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Pyrolysis Decomposition Kinetics of Cellulose-Based Materials by Constant Heating Rate Micropyrolysis

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posted on 21.01.1997, 00:00 by John G. Reynolds, Alan K. Burnham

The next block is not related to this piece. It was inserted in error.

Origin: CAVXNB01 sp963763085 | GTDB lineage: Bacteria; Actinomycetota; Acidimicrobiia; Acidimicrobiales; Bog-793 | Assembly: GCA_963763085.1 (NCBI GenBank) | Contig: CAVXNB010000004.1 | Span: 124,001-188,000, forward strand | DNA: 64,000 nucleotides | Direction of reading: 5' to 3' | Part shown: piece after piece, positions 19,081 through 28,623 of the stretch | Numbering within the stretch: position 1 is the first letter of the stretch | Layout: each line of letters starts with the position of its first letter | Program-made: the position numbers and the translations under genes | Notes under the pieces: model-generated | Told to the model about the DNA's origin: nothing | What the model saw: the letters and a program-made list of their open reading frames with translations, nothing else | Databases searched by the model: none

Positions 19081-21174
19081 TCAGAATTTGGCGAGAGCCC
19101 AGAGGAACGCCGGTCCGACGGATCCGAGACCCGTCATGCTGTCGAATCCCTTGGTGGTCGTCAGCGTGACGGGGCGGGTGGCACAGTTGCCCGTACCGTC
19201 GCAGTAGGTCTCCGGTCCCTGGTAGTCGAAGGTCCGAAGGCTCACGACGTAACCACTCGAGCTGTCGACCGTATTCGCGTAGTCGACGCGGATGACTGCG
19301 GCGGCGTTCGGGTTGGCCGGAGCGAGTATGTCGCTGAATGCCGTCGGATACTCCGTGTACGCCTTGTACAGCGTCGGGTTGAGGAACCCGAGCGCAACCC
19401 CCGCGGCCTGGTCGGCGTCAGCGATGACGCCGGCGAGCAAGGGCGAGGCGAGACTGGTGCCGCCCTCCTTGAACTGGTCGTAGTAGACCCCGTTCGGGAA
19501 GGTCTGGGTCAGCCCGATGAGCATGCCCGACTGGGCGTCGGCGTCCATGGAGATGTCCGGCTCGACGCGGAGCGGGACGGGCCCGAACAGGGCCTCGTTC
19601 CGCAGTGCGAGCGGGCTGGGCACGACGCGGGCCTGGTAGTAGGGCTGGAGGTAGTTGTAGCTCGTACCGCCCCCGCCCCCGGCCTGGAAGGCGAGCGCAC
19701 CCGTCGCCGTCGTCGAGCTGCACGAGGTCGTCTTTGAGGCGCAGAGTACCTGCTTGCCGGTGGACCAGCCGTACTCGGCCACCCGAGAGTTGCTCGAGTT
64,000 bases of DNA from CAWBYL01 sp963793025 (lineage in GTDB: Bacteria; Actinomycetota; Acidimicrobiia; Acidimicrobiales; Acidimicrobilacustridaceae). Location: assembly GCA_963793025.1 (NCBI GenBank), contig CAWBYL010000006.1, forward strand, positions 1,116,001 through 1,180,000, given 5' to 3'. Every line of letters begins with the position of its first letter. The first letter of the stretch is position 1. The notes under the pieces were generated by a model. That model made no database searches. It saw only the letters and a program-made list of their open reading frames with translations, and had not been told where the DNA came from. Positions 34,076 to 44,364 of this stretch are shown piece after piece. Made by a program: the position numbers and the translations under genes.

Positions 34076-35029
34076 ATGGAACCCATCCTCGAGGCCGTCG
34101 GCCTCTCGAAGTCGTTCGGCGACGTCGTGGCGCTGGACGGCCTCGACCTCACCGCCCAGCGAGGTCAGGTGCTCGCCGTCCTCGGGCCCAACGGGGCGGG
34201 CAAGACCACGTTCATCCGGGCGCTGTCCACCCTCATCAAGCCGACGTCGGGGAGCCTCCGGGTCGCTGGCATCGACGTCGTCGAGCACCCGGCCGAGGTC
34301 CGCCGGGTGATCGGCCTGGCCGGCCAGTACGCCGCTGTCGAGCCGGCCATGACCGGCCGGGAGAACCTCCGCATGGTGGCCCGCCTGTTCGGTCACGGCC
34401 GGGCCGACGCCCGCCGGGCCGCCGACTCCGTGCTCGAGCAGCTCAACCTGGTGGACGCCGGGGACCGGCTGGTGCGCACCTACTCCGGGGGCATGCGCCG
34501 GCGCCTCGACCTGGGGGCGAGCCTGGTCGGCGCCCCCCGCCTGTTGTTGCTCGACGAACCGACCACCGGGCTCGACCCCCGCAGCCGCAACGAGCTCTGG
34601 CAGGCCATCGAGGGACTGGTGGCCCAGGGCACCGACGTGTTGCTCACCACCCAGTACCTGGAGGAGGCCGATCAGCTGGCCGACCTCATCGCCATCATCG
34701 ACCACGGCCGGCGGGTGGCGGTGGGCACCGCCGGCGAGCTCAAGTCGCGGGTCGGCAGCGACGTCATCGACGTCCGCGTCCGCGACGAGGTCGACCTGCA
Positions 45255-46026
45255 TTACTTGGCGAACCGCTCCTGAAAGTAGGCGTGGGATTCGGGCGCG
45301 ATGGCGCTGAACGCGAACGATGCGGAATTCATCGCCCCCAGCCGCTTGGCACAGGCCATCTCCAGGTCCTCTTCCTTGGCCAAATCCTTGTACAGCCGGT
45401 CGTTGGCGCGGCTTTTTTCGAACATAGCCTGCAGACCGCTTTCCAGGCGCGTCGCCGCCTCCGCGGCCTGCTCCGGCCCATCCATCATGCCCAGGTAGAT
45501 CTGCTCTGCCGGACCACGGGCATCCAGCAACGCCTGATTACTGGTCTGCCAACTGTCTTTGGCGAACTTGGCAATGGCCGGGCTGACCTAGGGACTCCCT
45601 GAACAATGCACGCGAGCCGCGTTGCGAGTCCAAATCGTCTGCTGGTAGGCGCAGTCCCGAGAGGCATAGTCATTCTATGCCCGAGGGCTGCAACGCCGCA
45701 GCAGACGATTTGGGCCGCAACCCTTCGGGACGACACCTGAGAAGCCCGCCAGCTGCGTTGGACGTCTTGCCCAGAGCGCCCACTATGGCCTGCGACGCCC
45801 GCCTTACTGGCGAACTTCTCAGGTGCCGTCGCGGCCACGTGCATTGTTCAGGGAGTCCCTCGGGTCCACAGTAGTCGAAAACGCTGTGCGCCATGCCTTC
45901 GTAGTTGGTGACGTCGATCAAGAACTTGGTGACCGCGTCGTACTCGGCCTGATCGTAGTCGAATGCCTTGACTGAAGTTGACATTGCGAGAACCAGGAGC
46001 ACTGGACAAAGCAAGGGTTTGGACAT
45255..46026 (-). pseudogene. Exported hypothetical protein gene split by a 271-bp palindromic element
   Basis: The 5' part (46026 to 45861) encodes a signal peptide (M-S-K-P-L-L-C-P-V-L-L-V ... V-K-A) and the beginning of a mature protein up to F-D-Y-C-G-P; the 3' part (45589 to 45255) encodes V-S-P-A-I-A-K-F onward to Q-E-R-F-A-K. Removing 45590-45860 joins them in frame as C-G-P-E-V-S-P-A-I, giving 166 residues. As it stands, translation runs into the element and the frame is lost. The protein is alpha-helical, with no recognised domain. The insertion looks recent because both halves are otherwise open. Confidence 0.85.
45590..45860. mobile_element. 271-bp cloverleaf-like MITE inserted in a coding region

Fibrous, powdered fibrous, and acid-washed celluloses, newsprint, and paper dunnage were examined by Pyromat micropyrolysis to determine volatile organic compound evolution kinetic parameters. For the cellulose samples, the interpolated Tmax values (temperature of maximum evolution rate for a constant heating rate) indicate the fibrous cellulose is the least reactive. The fibrous cellulose samples have activation energies and frequency factors around 43 kcal/mol and 5 × 1012 s-1. A three-parameter nucleation kinetic model gave the best fits to the reaction profile, which is narrower than a first-order reaction. Newsprint and dunnage were also examined. The interpolated Tmax values indicate that dunnage is more reactive than the newsprint, and both are more reactive than the cellulose samples. Newsprint and paper dunnage have energy distributions that are similar but shifted from each other. Because of the diversity in chemical structure in the papers, the best fits were found using a discrete energy distribution method, which uses parallel first-order reactions. The newsprint has a principal activation energy of 43 kcal/mol and a frequency factor of 5 × 1012 s-1, consistent with cellulose being the predominant component. The dunnage has a principal activation energy of 40 kcal/mol and a frequency factor of 9 × 1011 s-1. Pyrolysis−MS measurements indicate that the difference between the total mass loss and organic evolution profiles is only a few degrees and cannot account for the 15−20 °C difference between decomposition temperatures measured by Pyromat and some TGA results in the literature.